ERIC Number: ED224581
Record Type: RIE
Publication Date: 1982-Nov
Reference Count: 0
Cognitive and Life Event Correlates of Depressive Symptoms in Children.
Mullins, Larry L.; And Others
The present study examines the relationship of various cognitive and life event variables to depressive symptoms in children. The variables studied are locus of control, interpersonal and impersonal problem-solving ability, and objective and subjective life stress. Subjects were 47 students in the fourth grade, 58 students in the fifth grade, and 29 students in the sixth grade of a coeducational public school in a midwestern city. Several measures were employed, including the Nowicki-Strickland Locus of Control Scale, the Children's Depression Inventory, the Social Means-Ends Problem Solving Procedure, the Emotional Means-Ends Problem Solving Procedure, the Optional Thinking Test (Alternative Thinking), the Anagram Task, and Coddington's Life Events Scale for Children. Testing was done either in groups or individually, depending on the nature of the instrument used. Results indicate that higher levels of depressive symptoms were associated with an external locus of control, increased level of life stress, and lower performance levels on an impersonal problem-solving task. The level of depressive symptoms was also found to be inversely related to socioeconomic status as measured by father's occupation. No consistent relationship was found between depression and interpersonal problem-solving ability. (Author/RH)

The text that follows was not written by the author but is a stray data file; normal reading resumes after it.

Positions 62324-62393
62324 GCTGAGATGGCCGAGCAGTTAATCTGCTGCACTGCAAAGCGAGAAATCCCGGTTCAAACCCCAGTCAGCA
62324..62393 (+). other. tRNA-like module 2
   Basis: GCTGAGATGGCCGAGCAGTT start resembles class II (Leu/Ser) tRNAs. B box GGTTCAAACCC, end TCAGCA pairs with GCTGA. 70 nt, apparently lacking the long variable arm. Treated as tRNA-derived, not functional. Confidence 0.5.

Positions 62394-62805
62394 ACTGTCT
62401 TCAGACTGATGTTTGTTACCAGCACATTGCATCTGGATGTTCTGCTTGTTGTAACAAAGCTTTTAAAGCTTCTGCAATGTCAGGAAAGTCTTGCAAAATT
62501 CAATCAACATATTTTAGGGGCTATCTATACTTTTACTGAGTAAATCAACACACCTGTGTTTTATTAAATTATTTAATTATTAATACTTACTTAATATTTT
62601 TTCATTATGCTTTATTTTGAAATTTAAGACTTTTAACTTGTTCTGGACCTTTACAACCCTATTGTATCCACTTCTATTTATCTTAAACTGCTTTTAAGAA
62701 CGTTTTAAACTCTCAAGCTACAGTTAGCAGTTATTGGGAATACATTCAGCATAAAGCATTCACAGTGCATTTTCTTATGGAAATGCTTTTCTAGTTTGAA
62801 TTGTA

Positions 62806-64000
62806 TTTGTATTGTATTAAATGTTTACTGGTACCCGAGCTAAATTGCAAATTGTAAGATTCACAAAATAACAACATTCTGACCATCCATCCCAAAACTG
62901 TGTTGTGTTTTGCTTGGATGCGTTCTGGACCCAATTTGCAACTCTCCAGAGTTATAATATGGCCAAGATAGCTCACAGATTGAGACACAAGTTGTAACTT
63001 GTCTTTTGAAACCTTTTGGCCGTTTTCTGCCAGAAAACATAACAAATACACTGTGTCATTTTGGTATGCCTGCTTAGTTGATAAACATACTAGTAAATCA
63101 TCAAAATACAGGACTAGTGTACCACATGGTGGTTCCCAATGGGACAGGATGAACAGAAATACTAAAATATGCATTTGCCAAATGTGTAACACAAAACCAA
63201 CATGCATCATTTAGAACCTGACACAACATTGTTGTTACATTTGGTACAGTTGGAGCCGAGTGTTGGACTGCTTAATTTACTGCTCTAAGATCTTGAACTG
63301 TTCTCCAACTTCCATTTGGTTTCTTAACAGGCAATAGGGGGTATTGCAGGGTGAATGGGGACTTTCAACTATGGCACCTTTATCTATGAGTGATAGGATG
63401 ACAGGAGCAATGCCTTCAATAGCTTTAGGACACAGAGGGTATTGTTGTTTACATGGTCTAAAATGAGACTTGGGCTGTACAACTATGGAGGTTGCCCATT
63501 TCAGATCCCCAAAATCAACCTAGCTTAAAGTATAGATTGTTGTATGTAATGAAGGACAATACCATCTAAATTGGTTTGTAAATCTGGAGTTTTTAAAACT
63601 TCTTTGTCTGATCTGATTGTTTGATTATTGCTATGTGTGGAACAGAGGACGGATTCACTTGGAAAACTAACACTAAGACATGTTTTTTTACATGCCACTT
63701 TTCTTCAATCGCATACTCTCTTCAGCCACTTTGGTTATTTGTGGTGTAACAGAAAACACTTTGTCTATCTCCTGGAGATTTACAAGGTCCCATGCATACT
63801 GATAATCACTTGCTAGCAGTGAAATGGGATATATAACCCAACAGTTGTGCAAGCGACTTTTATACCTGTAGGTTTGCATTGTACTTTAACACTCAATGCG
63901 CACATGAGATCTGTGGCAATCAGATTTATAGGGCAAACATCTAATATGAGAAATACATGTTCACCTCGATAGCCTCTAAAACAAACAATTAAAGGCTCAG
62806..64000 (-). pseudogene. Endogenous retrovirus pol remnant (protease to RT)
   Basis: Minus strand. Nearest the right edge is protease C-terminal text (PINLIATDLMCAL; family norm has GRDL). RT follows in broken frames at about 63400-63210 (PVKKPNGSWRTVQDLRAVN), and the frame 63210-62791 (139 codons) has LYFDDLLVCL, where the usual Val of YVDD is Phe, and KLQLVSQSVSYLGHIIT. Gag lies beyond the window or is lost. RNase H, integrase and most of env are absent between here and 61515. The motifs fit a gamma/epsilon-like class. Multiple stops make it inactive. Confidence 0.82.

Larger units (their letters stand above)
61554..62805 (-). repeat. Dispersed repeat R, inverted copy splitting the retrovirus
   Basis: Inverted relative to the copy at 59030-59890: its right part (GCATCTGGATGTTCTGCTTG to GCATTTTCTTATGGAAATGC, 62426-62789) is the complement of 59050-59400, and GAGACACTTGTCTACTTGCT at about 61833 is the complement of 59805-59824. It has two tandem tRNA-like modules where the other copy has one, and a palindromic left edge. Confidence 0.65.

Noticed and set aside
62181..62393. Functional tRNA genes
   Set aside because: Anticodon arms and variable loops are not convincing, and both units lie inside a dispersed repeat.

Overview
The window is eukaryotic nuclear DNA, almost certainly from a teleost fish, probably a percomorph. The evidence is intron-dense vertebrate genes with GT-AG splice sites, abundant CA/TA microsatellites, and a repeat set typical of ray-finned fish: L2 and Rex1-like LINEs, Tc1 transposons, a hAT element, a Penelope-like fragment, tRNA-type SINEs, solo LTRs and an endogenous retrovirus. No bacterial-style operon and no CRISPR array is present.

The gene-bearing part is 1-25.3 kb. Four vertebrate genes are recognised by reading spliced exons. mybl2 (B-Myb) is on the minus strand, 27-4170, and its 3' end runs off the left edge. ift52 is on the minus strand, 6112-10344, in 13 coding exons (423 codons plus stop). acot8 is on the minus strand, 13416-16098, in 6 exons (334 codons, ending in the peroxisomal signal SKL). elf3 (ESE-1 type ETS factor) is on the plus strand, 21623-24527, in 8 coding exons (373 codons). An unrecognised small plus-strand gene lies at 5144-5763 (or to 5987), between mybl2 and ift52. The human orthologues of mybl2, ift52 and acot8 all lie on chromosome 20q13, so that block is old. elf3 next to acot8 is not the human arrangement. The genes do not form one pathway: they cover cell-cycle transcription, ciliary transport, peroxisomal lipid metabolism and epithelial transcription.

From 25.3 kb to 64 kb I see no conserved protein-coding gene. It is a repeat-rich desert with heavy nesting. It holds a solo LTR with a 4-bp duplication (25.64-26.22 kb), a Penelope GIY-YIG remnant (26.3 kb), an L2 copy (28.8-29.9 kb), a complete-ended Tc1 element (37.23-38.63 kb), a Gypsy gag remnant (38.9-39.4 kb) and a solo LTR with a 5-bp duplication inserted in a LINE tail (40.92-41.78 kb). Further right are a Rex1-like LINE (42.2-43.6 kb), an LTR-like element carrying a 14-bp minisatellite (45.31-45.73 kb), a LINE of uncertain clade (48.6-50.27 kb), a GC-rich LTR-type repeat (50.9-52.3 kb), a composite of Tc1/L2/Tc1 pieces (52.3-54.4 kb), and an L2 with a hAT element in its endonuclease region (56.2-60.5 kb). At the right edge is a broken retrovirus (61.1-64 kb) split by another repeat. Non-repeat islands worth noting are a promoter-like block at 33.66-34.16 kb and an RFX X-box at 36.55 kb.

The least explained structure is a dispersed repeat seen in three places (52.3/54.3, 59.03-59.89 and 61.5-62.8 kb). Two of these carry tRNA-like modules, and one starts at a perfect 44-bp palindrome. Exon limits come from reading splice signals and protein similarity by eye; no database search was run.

Publication Type: Speeches/Meeting Papers; Reports - Research
Education Level: N/A
Authoring Institution: N/A
Identifiers: Life Events
Note: Paper presented at the Annual Meeting of the American Psychological Association (90th, Washington, DC, August 23-27, 1982).